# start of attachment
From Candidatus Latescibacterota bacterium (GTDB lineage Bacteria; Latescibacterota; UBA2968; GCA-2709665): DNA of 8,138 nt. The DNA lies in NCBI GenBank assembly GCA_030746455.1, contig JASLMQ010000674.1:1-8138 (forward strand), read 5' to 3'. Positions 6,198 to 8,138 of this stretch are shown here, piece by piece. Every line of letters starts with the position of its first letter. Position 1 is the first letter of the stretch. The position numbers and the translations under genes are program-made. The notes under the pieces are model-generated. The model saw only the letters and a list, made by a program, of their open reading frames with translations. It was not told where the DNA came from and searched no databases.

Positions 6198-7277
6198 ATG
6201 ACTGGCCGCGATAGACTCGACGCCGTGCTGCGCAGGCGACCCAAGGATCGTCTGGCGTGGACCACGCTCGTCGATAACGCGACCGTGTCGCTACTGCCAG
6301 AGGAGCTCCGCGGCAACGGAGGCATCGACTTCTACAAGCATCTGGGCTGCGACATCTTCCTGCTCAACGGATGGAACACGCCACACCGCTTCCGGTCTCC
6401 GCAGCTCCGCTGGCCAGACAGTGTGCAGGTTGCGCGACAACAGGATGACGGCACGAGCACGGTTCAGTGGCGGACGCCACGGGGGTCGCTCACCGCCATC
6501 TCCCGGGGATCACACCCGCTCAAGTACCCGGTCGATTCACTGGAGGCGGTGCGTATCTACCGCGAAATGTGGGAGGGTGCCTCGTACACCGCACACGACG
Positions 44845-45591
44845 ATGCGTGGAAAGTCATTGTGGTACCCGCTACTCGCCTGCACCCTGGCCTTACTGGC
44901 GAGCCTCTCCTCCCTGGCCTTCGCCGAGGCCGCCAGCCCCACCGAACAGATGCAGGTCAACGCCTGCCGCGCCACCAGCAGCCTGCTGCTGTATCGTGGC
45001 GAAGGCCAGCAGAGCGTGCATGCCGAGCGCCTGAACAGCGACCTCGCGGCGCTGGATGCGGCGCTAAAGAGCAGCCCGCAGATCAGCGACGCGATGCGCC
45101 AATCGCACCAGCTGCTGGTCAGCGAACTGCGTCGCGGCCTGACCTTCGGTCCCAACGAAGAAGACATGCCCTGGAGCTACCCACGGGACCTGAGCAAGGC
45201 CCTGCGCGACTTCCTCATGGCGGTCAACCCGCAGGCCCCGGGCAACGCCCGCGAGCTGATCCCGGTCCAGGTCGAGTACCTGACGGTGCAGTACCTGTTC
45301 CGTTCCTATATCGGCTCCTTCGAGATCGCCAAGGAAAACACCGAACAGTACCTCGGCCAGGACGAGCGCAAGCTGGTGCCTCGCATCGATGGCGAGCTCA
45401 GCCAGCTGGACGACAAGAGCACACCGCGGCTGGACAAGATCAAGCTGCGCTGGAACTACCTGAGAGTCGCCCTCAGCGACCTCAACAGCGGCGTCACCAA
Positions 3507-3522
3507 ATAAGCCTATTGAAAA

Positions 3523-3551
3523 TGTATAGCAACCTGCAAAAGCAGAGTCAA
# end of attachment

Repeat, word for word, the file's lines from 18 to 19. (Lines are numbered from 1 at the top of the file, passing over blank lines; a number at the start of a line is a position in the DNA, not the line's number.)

Positions 3523-3551
3523 TGTATAGCAACCTGCAAAAGCAGAGTCAA